Yes. A hiatal hernia can involve the lower esophagus and stomach herniating into the chest through the esophageal hiatus. A different type is a paraesohageal hernia, where the the gastro-esophageal junction is normally positioned but part of the stomach or other intestine herniates into the chest next to the esophagus.
Yes. Basically there are two kinds - small and large. Small ones, also called sliding or type 1, generally do not require repair unless its part of an operation to control reflux symptoms. Large ones, or paraesophageal, can cause difficulty eating, chest pain, and anemia from small ulcers. These should be evaluated by a surgeon experienced on laparoscopic repair, but don't always need to be repaired.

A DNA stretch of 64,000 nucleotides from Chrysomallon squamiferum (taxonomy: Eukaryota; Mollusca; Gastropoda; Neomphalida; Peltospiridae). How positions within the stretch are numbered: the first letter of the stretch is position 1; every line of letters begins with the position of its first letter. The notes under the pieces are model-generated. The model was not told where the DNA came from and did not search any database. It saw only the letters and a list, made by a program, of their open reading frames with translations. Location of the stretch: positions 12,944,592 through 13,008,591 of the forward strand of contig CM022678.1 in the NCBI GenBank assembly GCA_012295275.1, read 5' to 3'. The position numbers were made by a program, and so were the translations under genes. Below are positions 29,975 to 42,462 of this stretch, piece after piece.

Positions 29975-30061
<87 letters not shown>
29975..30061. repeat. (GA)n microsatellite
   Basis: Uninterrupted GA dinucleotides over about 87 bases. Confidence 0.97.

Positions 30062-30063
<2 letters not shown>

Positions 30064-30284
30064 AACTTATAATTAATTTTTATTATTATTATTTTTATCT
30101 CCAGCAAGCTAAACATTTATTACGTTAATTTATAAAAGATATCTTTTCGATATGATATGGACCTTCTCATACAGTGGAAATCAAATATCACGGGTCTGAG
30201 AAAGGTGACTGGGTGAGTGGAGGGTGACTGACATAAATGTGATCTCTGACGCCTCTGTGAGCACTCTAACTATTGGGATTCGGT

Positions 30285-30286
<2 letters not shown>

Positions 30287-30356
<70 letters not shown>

Yes. There are 4 types: 1) sliding 2)rolling 3)sliding and rolling 4) hernia containing abdominal organs such as colon, small bowel or even solid organ such as spleen. Sliding / type i hernia is the most common and may contributing to reflux events. Type 2-4 may have dramatic presentations and acute surgical indication.